The 10th U.S. Circuit Court of Appeals ruled that a Kansas law does not nullify federal law in a case where two men made and bought unregistered suppressors. Suppressors, or silencers, are regulated under the National Firearms Act – the NFA.
In 2013 legislators in Kansas passed a bill called the Second Amendment Protection Act, the SAPA. It reads, “Any act, law, treaty, order, rule or regulation of the government of the United States which violates the Second Amendment to the Constitution of the United States is null, void and unenforceable in the state of Kansas.”
The law also prevents enforcing or attempting to enforce “any act, law, treaty, order, rule or regulation of the government of the United States regarding any personal firearm, firearm accessory or ammunition that is owned or manufactured commercially or privately and owned in the state of Kansas and that remains within the border.”
Acting in faith of the Kansas law, Shane Cox and Jeremy Kettler, engaged in the business of selling homemade firearms and suppressors. Both were indicted in 2015 on separate counts.
“The law pretty clearly states that these products are legal to own, as long as they are made in Kansas and sold to Kansas residents and don’t leave the state,” said Kettler.
Kettler was frustrated by the lack of support from politicians and law enforcement. “It was absolutely legal, up until we were charged,” he said. “And then, no politician or anybody would talk to me.”
Kettler was the only buyer arrested and charged for purchasing an unregistered suppressor, although Cox sold many to others.
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The initial court rejected Cox’s and Kettler’s defense, that the state law protected them from any prosecution and that the federal law was not unconstitutional.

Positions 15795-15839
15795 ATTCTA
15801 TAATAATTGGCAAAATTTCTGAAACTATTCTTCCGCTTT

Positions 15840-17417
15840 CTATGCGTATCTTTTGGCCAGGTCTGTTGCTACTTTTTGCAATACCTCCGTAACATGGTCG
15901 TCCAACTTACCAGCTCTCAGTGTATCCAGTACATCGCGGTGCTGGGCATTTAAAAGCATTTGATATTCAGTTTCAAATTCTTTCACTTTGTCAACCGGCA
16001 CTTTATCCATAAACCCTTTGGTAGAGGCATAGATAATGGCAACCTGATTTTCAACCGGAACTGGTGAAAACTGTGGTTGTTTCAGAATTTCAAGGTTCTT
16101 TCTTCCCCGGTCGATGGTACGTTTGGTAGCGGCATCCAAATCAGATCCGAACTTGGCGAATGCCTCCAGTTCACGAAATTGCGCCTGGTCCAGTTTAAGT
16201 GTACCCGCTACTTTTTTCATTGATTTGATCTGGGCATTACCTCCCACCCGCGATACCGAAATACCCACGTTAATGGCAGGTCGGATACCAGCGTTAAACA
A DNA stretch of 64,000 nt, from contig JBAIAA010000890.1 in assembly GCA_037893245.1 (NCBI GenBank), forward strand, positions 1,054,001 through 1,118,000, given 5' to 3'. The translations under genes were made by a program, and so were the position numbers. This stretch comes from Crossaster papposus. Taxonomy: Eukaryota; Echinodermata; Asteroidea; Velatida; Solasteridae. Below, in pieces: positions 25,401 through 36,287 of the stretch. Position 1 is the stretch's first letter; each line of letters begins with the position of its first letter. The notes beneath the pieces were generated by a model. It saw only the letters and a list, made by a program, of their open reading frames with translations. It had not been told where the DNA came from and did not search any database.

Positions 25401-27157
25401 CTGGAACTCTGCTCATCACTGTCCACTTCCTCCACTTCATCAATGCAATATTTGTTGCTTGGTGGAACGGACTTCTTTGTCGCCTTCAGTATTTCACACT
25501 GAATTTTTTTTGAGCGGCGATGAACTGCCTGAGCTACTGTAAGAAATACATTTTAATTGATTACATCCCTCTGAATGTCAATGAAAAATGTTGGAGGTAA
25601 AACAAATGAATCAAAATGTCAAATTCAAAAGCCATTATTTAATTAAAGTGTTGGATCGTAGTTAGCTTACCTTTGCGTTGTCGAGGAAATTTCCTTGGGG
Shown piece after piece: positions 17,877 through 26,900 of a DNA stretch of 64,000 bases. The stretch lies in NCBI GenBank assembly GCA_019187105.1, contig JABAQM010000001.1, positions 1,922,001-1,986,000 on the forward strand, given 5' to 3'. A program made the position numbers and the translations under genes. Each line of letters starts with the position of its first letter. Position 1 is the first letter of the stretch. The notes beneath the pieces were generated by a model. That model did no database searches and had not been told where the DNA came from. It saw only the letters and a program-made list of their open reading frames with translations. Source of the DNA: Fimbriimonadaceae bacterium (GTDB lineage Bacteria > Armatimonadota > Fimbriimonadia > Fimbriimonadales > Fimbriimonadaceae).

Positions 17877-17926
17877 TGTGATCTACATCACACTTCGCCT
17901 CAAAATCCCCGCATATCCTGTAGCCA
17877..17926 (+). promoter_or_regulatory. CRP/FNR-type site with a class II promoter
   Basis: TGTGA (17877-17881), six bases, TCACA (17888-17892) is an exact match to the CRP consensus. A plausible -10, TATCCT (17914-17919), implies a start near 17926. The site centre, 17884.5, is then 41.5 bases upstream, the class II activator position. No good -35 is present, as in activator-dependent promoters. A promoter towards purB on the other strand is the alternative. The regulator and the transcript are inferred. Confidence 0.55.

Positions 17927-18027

Cox was found guilty of selling firearms and NFA-regulated items without a license and Kettler was convicted for possessing an unregistered silencer.
The pair appealed, arguing that the National Firearms Act is unconstitutional and that SAPA shields them from federal regulation. Additionally, Kettler argued that he had been unfairly targeted and “ensnared in a constitutional dispute” between the state and federal government.
The court denied all three appeals while leaving the Second Amendment Protection Act unchallenged. However, understanding that Cox and Kettler were relying on state law to protect them, the two have only been sentenced to probation.
“The defendants here argued that their good-faith reliance on a valid state statute should be a defense to their actions,” said Kansas Attorney General Derek Schmidt before the appeal. “That position is reasonable, and it is consistent with the State’s interest in ensuring the Second Amendment Protection Act itself is defended.”
The court ruled that the federal government has the right to regulate firearms and accessories under the congressional power to tax.